Duct Tape Adjustable Weight Vest




While preparing for my sons' next track and field event, I felt we needed a edge; strength training. First I looked online for vests but found them to be either really expensive or not made for children.
The one's I did find for children were the Sensory Integration weighted vest for kids with D.I.S.(Dysfunction of Sensory Integration), they were expensive ($50-$125), didn't offer enough weight and were just not cute.
So I decided to try and figure out how to make a cheap weight vest whose weight could be adjusted depending on the exercise.

Step 1: First Attempt

My first attempt wasn't bad but the vest was too bulky, the sand shifted to the bottom of the vest and the weight wasn't adjustable.

Step 2: Materials

1. Duct Tape (The Stronger the Better) 60 yd $8.99 Ace Hardware
2. 2" Velcro sticky back (Industrial Grade) 15 ft $25.00-Amazon
3. 1 1/2" D Rings (4) $1.00 sewing supply store
4. 1 1/2" Nylon webbing $25.00 (50 yd roll) sewing supply store

1. Yard stick
2. 18" ruler
3. (2) Scissors (1) for Duct tape (1) for Nylon webbing
4. Sewing machine (easier) or needle and thread (harder)

Step 3: Let's Begin

Measure the person who the vest is for.
First measure from collar bone to collar bone ( my sons were 11" and 8 3/4").
Second measure from the top of the sternum to right below the navel (12" and 9 3/4") or just add an inch to the original measurement.

Step 4: Let's Tape

Cut one strip of duct tape double the size of the second measurement ( you'll be making the front and the back of the Vest) . Continue cutting and slightly overlapping each new strip on top of the preceding until you have reached the width of the first measurement. Then clean up the edges.

Step 5: It Takes Two

Cut the duct tape fabric in half, now you have two pieces (front & back of vest). Next begin making the straps by cutting and measuring a piece of duct tape about 33". Cut another piece the same size and lay it on top of the first, you now have one strap (repeat for second strap).
Attach both straps to the front and back of the vest, make sure the person head can easily fit thru the opening of the vest.

Step 6: Sew

Measure out how much webbing you will need and cut one strip for the D-rings and one to secure the vest around the waist.
You can either use a machine (quicker) or if you don't have a machine hand sew (slower).
Take two D-rings feed one end of the webbing thru them and sew the webbing together, repeat on the other end.

Step 7: Add Straps

This Step is pretty simple. Measure about 3" from the bottom of the vest and duct tape nylon webbing to the outside of the vest. Melt edges of webbing to keep them from fraying.

Step 8: Velcro Up

Cut velcro to size and stick it to the vest. Put as many strips as you want (I placed 5 so that I could bring the weight up to ten pounds on each side for a twenty pound vest).
And that's it for the vest, but we are not yet done, let's make some weights.
I will next show you how to make two different sizes a 1 lb which I call a Burrito (because of it's shape) and a 1/2 lb Biscuit (small size). Which will attach to the vest adding weight that can be adjusted depending on need.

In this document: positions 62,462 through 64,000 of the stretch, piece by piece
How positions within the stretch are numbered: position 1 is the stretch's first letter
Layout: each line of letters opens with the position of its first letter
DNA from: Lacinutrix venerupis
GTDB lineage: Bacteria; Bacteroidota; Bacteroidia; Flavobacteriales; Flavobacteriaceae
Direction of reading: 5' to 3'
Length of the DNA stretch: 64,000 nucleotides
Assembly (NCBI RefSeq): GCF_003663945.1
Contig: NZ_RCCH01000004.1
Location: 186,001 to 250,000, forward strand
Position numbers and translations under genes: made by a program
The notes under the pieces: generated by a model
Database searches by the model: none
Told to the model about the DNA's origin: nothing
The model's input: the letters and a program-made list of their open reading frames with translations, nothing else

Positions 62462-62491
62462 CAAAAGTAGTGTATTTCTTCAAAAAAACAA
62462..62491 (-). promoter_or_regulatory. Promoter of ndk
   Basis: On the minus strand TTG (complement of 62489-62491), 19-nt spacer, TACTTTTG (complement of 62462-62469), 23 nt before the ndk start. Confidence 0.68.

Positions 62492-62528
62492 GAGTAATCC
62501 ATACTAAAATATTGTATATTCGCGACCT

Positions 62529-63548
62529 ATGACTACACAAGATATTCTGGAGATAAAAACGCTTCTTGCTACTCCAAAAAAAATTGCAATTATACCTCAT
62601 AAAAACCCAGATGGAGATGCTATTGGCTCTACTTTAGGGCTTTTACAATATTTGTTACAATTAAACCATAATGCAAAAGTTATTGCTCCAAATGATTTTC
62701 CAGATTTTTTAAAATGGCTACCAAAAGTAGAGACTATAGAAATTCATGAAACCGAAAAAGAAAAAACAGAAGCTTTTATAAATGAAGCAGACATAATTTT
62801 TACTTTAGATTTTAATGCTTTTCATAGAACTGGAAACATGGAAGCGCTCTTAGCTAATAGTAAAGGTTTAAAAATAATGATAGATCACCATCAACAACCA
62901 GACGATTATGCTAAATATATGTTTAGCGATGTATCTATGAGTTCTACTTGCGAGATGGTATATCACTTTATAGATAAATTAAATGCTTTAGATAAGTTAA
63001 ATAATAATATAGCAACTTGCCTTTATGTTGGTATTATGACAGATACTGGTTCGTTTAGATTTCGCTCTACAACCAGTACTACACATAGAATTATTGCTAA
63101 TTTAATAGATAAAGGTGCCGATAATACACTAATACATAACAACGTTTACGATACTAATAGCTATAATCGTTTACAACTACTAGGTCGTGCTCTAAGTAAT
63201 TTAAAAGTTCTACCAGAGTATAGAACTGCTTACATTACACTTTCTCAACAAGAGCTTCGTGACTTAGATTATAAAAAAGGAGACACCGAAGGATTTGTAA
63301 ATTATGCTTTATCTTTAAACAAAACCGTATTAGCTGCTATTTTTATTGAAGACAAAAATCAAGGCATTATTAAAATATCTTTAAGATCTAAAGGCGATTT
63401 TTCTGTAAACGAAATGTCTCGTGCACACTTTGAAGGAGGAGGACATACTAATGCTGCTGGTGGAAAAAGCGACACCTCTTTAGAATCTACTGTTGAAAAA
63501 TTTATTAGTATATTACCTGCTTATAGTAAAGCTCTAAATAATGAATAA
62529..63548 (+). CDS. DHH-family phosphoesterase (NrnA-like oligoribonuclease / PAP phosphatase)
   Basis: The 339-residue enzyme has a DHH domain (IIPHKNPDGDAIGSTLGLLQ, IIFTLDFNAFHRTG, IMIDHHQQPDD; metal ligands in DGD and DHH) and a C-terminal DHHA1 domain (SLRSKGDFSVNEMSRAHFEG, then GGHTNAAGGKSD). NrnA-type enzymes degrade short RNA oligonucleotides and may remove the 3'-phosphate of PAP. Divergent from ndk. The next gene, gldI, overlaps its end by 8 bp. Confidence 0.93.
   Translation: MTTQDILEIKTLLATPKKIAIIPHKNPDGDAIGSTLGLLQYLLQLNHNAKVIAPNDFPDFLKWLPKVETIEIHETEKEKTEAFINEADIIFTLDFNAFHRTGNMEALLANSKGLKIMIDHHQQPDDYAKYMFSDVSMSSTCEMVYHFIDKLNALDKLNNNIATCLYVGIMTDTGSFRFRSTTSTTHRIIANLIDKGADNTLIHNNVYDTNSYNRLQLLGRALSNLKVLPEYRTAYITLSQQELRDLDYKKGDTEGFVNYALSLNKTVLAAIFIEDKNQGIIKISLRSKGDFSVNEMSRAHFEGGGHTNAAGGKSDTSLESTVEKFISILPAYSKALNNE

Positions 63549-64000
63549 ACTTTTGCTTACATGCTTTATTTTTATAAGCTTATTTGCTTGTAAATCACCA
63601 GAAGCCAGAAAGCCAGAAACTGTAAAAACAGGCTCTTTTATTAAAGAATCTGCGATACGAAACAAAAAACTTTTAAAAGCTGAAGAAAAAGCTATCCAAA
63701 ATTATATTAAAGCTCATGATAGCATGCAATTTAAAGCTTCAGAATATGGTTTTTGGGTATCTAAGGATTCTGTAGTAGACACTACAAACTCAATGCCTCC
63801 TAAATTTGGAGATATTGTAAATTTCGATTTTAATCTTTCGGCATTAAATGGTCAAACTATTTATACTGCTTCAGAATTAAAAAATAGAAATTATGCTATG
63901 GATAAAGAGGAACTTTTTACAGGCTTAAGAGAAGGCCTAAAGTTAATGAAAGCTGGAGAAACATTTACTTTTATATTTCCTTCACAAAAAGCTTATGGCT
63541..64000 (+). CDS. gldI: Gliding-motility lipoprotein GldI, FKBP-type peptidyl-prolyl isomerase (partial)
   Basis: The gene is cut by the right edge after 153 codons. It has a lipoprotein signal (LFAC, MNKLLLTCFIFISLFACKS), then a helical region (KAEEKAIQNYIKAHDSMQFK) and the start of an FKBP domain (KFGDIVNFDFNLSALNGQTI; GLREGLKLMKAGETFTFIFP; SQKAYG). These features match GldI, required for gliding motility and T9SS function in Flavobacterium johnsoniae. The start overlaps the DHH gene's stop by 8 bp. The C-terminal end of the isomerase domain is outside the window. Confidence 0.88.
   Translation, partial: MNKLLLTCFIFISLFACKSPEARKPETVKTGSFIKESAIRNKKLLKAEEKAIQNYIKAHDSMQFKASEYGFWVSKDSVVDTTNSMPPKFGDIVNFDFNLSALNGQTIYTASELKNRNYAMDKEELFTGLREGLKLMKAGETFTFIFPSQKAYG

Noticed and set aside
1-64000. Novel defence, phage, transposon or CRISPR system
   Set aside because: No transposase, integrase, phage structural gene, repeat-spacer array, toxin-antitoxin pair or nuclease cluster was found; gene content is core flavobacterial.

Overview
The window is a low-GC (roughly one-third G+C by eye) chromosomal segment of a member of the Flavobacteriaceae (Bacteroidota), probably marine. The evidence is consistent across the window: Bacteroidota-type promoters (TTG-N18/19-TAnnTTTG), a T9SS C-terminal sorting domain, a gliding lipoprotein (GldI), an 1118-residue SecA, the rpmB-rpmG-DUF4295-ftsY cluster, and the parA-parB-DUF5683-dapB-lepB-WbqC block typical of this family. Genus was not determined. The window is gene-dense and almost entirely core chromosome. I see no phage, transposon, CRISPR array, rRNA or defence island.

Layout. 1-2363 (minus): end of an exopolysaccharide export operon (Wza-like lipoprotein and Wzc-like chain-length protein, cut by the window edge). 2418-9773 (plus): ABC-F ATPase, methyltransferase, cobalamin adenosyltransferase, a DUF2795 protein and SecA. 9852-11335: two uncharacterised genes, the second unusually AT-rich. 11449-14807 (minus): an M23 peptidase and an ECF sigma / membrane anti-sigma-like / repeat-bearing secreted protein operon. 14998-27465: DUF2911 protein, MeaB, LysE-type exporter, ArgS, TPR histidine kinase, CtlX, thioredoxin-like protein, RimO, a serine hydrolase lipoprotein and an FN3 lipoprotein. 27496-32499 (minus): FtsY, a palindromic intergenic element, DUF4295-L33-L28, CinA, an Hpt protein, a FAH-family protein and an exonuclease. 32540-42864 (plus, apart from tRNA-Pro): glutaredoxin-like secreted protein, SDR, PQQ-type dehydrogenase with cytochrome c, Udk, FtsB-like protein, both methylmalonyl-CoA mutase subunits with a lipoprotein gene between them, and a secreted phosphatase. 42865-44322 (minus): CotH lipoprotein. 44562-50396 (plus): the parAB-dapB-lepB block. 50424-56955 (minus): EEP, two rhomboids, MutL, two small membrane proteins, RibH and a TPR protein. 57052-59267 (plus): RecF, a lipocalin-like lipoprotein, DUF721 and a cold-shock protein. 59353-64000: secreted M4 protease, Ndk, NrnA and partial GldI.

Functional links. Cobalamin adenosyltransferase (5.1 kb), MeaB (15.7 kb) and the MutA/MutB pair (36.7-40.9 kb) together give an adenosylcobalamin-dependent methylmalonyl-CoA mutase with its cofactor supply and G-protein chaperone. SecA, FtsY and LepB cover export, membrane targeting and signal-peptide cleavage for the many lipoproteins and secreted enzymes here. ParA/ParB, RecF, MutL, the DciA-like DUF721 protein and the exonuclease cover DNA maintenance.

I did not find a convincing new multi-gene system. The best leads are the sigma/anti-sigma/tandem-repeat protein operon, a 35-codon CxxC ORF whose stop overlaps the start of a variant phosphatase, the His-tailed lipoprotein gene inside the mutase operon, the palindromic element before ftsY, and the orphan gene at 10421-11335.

Step 9: How to Make a 1 Lb Burrito

1. Sand (50lb bag) $3.99 Ace Hardware
2. Gray duct tape 55 yd (Nashua) $2.70 Home Depot
3. Black duct tape 60 yd (Tuff Stuff) $8.99 Ace Hardware
4. 2" Velcro sticky back (Industrial Grade) 15 ft $25.00-Amazon
5. Ziplock Sandwich bags $3.99 grocery store

1. 1 cup measuring cup
2. Scissors
3. Scale (optional)

Step 10: How to Make a 1/2 Lb Biscuit

1. Sand (50lb bag) $3.99 Ace Hardware
2. Gray duct tape 55 yd (Nashua) $2.70 Home Depot
3. Black duct tape 60 yd (Tuff Stuff) $8.99 Ace Hardware
4. 2" Velcro sticky back (Industrial Grade) 15 ft $25.00-Amazon
5. Ziplock Sandwich bags $3.99 grocery store

1. 1/2 cup measuring cup
2. Scissors
3. Scale (optional)

Step 11: Before and After

Since having made these vest our training sessions and and my sons' overall event times and distances have improved, There are some tweaks that I want to do to improve on the vest but given the results, I would say they were a success! This completes this Instructable, I hope you enjoyed it. 

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    7 Discussions


    6 years ago on Step 11

    hi! this is great! i was searching for this for soo long :D i have just a question: did the weights alwais stay adherent, or camed of during pratice?? thanks


    7 years ago on Introduction

    While I myself am a big fan of wearing weighted any/everything to burden your muscles as much as possible, these are generally not sold in children's sizes because there is some evidence that they can cause lasting damage to developing bodies.

    If your bones and muscles are not in good alignment, even an adult could put unnecessary wear and tear on their joints- with a growing child, this joint stress and (if the weights are not very evenly appropriately and evenly distributed) posture-deforming weight can quickly cause lasting problems.

    So please: Use in short bursts, and please make sure form and posture are encouraged more than speed.

    Nobody likes hunchbacks.


    7 years ago on Introduction

    a very interesting and well done "ible" although some of the pics are a little dark